SXSW 2016 Review: DON'T BREATHE, A Home Invasion With Wild Abandon
A muscular thriller, Don't Breathe manhandles a vaguely familiar premise into a fresh, frenzied experience.
Directed by Fede Alvarez (2013's Evil Dead, pictured above), the setup is brisk. Three Detroit teenagers (Jane Levy, Dylan Minette, Daniel Zovatto) have made an art out of breaking into the homes of rich people, vandalizing and looting as they go. They're in and out quick, thanks to knowledge they've secretly gained about each house and the people who live there.
Levy and Zovatto are planning to move to California as soon as possible. Levy lives in a trailer park and has good reason to get out. Minette, besotted with Levy but locked in the friend zone, is the key to their success with home invasions. Zovatto is big and tough, he thinks, a white gangster type with primal instincts.
They learn of a new target with, they deduce, sufficient cash on hand to fund their California getaway. Minette is reluctant but soon acquiesces -- this is an action movie, after all -- and the gang of three case out the joint. Working in their favor, they believe, is that their target is a blind man (Stephen Lang) who lives in a conveniently abandoned neighborhood. The blind man is a Vietnam veteran, and anyone who's seen Rutger Hauer in Blind Fury knows that the kids have severely underestimated their intended victim. Nonetheless, they proceed with their plan.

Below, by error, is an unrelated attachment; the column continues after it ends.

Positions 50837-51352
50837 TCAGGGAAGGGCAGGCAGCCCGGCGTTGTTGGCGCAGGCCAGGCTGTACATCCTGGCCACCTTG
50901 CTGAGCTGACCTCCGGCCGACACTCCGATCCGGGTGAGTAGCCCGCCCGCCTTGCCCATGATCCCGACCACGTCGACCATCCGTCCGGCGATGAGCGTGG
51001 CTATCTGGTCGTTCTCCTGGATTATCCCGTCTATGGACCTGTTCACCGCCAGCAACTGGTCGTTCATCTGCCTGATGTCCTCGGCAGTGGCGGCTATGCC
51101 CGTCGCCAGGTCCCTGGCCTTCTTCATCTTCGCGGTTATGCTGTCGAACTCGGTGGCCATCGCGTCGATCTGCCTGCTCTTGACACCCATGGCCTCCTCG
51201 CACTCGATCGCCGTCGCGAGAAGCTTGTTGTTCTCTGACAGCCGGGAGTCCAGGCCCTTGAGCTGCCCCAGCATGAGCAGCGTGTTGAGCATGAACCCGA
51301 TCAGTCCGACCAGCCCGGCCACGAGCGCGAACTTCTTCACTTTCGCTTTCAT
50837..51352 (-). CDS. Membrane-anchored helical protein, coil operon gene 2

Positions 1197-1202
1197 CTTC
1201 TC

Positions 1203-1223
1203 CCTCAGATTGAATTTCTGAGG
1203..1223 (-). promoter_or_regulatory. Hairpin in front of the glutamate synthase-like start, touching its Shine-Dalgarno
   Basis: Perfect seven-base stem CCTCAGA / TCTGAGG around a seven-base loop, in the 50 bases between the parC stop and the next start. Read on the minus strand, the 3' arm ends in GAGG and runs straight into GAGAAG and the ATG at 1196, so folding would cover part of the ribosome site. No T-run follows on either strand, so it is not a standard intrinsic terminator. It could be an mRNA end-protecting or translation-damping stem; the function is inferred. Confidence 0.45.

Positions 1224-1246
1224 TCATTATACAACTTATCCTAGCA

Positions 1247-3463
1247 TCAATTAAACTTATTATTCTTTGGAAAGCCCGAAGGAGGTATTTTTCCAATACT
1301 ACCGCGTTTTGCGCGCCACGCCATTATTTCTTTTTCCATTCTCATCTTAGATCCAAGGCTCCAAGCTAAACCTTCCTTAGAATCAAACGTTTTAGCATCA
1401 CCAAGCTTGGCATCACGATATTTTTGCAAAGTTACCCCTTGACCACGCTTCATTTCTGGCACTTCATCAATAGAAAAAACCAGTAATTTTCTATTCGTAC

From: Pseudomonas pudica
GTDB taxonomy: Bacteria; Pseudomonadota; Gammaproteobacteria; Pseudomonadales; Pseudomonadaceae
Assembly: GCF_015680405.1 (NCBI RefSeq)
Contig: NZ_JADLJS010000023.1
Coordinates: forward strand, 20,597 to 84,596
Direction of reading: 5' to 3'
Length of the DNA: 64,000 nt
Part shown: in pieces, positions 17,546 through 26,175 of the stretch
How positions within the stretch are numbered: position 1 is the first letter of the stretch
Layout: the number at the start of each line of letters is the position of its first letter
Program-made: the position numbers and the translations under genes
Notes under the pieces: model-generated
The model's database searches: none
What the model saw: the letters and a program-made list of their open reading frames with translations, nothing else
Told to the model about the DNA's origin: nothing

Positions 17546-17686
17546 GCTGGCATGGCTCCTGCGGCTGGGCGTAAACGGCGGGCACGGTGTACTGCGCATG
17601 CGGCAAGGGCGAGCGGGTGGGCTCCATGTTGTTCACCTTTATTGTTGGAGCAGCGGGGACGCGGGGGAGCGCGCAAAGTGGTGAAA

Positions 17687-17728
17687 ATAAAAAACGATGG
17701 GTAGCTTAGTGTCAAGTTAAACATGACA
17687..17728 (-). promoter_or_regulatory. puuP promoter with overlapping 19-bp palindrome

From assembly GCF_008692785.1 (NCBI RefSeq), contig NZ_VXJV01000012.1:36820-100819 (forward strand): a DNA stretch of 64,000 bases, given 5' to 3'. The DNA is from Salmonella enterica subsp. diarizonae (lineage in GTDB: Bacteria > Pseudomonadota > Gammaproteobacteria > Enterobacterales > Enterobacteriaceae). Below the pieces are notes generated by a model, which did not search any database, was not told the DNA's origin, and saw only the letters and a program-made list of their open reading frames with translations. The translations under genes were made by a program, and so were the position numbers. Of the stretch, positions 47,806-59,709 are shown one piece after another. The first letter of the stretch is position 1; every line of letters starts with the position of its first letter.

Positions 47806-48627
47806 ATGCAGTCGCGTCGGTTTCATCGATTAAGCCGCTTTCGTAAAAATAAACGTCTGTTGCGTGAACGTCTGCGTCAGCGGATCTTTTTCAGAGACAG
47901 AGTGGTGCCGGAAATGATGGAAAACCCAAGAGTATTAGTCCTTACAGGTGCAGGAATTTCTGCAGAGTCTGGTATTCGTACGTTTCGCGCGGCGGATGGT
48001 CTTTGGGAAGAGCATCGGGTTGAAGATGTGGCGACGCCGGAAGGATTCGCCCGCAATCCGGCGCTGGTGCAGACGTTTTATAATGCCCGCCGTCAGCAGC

Though it's easy enough to guess the broad outlines of what will take place, director Alvarez goes from zero to 60 at a furious pace, steering away from the plot holes and contrivances that almost inevitably arise. Alvarez cowrote the original screenplay with Rodo Sayagues, and the dialogue is as efficient as most of the action sequences. The writers draw from several genre favorites, borrowing plot devices and twisting them to their own advantage.
That being said, the writers come up with a couple of their own outrageous ideas that are true howlers, threatening to throw the entire movie into the realm of the ridiculous. Alvarez's direction makes an effort to lasso those tendencies, which is not entirely successful.
With only four principal characters, locked mostly in a house, Don't Breathe depends mightily on the performances to succeed, and the steely presence of Stephen Lang goes a long way toward making it all somewhat believable. He is the proverbial force to be reckoned with, a pure, sustained burst of terrifying energy who is somehow both the victim and the villain.
Jane Levy roots the "heroic" side of the equation with far much than simple pluck. Her motivation may feel forced, as if the writers realized, 'Oh, she should have a good reason for smashing the law and trying to steal this guy's loot,' yet Levy expertly rides the tumultuous tides of her character. Dylan Minette, who was a winning good guy in Goosebumps, takes a somewhat similar character for a walk on the wild side. He is a prototypical cautious child; he's always saying, in effect, 'don't go in the basement,' and with good reason. Still, he's winning, sympathetic character. Daniel Zovatto is stuck in a more narrow personality, gaining little empathy except for those smitten by good-looking, stupid and brutal bad boys.
Don't Breathe speeds through tight turns with wild abandon and crashes off cliffs on more than one occasion, yet somehow lands on its feet. It's good fun.
The film enjoyed its world premiere at SXSW this past Friday night. It screens once more during the festival and then will open in wide release later this year.